Copyright ©2007 NPR. For personal, noncommercial use only. See Terms of Use. For other uses, prior permission required.

MICHELE NORRIS, host:

Here's an equation that'll never make it to the SATs: a 120-year-old math problem divided by 18 scientists plus four years equals an answer so large that if written in the tiniest of print, it would cover a piece of paper the size of Manhattan.

ROBERT SIEGEL, host:

That's right. We even read that if you passed up on the Gotham-sized hard copy, the answer is so gigantic it would take days to download to your computer, probably months if you're still on dial-up.

NORRIS: And explaining the problem to non-mathematicians could take just as long. It has to do with an untangling of the inner workings of a complicated object known as E8.

Dr. BRIAN CONREY (Director, American Institute of Mathematics): It's a giant, mysterious, very symmetrical object, maybe the most symmetrical object in the whole mathematical universe.

SIEGEL: Brian Conrey is trying to simplify it for us. He's the director of the American Institute of Mathematics in Palo Alto, California. They funded the research to figure out how the shape known as E8 works.

Dr. CONREY: It has 248 dimensions, which sounds pretty frightening at first. But really, you should think of dimensions as being degrees of freedom. So if you were studying the weather, you might look at, you know, temperature and humidity and pressure and wind speed and all those things. And pretty soon, you might have a list of 10 different attributes you were looking at. Well, we would call that 10-dimensional.

So if you just think of the 248 as being kind of 248 variables, then you're off to a good start.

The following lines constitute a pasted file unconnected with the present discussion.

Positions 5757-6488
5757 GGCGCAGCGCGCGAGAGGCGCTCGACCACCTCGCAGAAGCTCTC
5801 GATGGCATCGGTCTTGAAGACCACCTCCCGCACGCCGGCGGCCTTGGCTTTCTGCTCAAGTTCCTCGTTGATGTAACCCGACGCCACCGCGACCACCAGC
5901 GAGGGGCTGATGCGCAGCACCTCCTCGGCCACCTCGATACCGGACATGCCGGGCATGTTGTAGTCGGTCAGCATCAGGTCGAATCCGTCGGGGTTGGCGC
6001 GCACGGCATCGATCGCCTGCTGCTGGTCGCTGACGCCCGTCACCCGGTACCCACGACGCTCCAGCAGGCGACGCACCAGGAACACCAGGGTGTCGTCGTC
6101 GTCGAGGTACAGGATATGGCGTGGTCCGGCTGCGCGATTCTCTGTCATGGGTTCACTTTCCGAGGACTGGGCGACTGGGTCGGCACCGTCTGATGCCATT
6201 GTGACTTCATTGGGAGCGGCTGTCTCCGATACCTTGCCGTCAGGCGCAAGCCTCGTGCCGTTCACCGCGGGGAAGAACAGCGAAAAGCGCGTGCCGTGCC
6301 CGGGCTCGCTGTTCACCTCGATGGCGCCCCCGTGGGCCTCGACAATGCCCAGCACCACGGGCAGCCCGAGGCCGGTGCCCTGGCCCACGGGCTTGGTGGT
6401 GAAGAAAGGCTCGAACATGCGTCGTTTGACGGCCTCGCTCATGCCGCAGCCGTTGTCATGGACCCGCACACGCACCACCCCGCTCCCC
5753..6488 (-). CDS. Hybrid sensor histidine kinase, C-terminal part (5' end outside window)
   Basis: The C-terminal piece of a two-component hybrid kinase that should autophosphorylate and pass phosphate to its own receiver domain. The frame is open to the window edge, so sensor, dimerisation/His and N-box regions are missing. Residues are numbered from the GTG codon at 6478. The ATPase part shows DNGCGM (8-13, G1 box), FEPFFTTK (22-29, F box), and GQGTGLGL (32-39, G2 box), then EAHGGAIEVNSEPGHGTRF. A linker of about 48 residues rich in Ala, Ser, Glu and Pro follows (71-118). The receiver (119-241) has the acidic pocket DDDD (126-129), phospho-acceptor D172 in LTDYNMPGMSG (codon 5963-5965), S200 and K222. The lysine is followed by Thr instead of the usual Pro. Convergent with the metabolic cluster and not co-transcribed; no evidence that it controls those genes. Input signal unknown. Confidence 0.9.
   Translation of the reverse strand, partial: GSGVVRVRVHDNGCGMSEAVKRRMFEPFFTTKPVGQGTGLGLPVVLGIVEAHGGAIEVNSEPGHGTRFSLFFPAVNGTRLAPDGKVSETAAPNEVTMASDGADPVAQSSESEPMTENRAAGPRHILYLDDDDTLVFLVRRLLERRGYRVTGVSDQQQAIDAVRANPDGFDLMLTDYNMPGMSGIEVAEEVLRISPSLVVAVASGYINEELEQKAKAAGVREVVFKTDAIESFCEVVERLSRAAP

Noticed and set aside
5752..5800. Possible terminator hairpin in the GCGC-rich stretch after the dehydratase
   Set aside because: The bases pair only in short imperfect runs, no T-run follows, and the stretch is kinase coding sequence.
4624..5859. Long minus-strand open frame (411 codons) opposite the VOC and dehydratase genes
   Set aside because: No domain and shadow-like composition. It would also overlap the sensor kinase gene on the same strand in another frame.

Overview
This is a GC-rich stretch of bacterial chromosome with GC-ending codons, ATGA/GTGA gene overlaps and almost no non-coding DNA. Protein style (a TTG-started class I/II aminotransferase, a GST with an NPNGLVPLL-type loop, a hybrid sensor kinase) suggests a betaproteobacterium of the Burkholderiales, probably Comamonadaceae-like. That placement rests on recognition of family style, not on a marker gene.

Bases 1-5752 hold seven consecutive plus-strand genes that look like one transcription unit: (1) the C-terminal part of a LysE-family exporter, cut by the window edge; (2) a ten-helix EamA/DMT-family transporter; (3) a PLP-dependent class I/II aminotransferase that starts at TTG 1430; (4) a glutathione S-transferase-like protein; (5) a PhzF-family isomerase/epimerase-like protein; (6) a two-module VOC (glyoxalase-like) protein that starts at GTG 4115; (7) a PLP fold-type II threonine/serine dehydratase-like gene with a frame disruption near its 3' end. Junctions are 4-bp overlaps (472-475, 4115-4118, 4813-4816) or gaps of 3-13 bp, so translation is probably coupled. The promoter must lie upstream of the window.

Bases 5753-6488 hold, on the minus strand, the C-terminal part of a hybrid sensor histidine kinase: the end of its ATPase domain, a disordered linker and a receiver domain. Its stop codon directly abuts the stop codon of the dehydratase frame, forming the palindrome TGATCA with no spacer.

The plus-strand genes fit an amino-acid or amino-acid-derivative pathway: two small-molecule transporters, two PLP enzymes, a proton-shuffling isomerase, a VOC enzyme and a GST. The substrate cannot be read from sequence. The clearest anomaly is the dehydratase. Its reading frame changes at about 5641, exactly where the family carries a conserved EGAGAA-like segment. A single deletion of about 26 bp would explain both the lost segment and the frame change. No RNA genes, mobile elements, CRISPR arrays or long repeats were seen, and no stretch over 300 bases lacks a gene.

NORRIS: Got it: symmetrical object, 248 variables. And nobody really understood E8 ever since it was first described by a Norwegian mathematician in 1887.

SIEGEL: Conrey says modern mathematicians are thrilled that his institute has cracked E8, and we take his word for it. He says they expect the solution will propel future advances in science and technology, though he admits he's not sure how.

Dr. CONREY: I don't know that it's going to make a smaller hard drive or make your cell phone have a clearer signal or that it's going to show up in electronic gadget in Frye's Electronics anytime soon, but I wouldn't be surprised if it did at some point.

NORRIS: Brian Conrey says his institute is on to its next big challenge, something called the Riemann hypothesis. It has to do with prime numbers, and it's been a mystery since 1854.

Copyright © 2007 NPR. All rights reserved. No quotes from the materials contained herein may be used in any media without attribution to NPR. This transcript is provided for personal, noncommercial use only, pursuant to our Terms of Use. Any other use requires NPR's prior permission. Visit our permissions page for further information.

NPR transcripts are created on a rush deadline by a contractor for NPR, and accuracy and availability may vary. This text may not be in its final form and may be updated or revised in the future. Please be aware that the authoritative record of NPR's programming is the audio.

Comments

 

Please keep your community civil. All comments must follow the NPR.org Community rules and terms of use, and will be moderated prior to posting. NPR reserves the right to use the comments we receive, in whole or in part, and to use the commenter's name and location, in any medium. See also the Terms of Use, Privacy Policy and Community FAQ.